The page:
How his absence kept them from seeing how good they could really be.
How he was integral to their shift towards a small-ball identity.
Ariza had to listen to it all from the sidelines, patiently waiting to make the level of impact he knew he could. Fast forward a few months, and Ariza’s effectiveness has come in fits and starts, and his process of getting up to speed wasn’t helped by being shelved in the health and safety protocols just two games into his return.
After missing four more games on top of the 30 he missed to start the year, Ariza has now played in six games so far, and head coach Frank Vogel feels like Ariza is “coming along” while he tries to get his legs back under him, but says that process is something the team knew would take time.
“But I’ve seen some real positive things from him just in how he’s moving and the comfort level he’s getting on both sides of the ball,” Vogel said at practice on Tuesday.
Perhaps indicative of Ariza still having a ways to go, however, is that he is still coming off the bench behind Stanley Johnson — who is on a 10-day contract — even as the Lakers go increasingly small. Some of that is likely due to him looking a little slower defensively than perhaps the team expected.
Offensively, however, Ariza has actually looked great in a small sample size (and small role). He’s shot 8-14 from the field so far, and 7-13 from three, which (hilariously), means he has only taken just one shot that wasn’t a three all year. He’s putting the emphasis on the three in three-and-D.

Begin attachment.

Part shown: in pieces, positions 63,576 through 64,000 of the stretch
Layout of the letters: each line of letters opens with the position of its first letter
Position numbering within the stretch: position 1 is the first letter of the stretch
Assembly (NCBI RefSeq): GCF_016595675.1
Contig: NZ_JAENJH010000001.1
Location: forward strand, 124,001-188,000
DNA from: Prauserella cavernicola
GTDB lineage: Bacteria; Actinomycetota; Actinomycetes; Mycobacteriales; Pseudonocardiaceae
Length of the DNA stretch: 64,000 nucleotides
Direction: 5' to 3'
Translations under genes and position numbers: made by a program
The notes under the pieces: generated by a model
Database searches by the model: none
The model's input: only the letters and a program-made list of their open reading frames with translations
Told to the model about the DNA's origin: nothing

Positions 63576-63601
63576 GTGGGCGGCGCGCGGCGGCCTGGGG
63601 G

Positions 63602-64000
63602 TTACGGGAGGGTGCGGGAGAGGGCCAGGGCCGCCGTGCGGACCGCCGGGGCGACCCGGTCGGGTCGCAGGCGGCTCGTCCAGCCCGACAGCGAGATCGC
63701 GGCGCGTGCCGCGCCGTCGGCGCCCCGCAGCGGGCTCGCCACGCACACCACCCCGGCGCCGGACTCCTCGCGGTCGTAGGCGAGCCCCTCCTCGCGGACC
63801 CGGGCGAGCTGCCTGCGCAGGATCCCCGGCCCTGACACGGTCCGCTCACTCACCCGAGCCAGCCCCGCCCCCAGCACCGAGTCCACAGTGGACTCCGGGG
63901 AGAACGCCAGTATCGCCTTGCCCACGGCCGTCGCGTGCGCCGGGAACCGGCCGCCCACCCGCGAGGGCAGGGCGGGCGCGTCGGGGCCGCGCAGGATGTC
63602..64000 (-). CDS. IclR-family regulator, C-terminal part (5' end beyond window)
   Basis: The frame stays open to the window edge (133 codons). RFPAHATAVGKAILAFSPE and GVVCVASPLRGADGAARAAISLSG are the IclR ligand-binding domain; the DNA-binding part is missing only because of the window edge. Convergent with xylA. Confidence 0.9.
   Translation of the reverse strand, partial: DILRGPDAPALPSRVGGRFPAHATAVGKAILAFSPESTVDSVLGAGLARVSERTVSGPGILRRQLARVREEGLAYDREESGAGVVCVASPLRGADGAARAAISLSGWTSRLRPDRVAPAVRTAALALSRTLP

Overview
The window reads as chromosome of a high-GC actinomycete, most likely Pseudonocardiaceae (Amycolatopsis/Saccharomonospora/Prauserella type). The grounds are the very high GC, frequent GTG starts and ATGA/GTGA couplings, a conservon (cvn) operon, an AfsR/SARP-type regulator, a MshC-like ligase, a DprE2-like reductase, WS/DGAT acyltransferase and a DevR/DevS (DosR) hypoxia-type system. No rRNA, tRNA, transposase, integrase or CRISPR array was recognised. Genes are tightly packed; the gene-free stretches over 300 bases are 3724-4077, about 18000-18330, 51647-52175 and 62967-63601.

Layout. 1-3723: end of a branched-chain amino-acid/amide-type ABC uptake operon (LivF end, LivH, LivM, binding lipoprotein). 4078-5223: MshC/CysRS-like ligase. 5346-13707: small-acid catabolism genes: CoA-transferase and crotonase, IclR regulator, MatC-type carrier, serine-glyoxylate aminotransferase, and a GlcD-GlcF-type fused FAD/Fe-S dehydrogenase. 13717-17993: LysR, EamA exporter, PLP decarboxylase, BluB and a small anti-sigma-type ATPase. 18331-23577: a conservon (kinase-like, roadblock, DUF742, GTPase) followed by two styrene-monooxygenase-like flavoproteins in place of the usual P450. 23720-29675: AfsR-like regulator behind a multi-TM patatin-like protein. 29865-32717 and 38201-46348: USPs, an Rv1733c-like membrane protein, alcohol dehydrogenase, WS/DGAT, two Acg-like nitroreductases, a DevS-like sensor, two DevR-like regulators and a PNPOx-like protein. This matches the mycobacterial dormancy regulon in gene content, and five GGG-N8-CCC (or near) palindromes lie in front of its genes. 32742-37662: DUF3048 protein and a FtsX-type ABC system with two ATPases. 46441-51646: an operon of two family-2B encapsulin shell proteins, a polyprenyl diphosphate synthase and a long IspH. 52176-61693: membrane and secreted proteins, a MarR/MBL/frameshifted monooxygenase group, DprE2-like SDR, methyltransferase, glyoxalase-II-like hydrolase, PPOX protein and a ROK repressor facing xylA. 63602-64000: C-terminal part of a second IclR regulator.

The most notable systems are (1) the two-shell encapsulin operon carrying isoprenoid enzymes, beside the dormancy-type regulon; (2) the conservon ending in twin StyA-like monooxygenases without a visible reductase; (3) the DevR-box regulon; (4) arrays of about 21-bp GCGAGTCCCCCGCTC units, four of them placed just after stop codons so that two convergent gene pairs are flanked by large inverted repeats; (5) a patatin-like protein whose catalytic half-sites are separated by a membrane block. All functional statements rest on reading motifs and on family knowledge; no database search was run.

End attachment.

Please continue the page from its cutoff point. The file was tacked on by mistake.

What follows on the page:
But floor spacing is pretty much what the Lakers were counting on him for on offense, and Vogel likes what he’s seeing from the 17-year veteran there.
“I really like what he’s doing offensively from the standpoint of bringing that 3-point line spacing, being aggressive in catch-and-shoot situations,” Vogel said. “He’s created a lot of good offense for us.”
Vogel additionally praised Ariza as being “really efficient” when he puts the ball on the floor and tries to create opportunities for teammates when opponents close out on him too hard, something he will likely continue to improve at as he starts to fully get back into NBA conditioning. As he continues to do so and closes the gap between the rusty-looking 36-year-old he is right now, and the player the team is hoping he can be, then the Lakers’ new, increasingly small identity could start to get even more efficient and effective.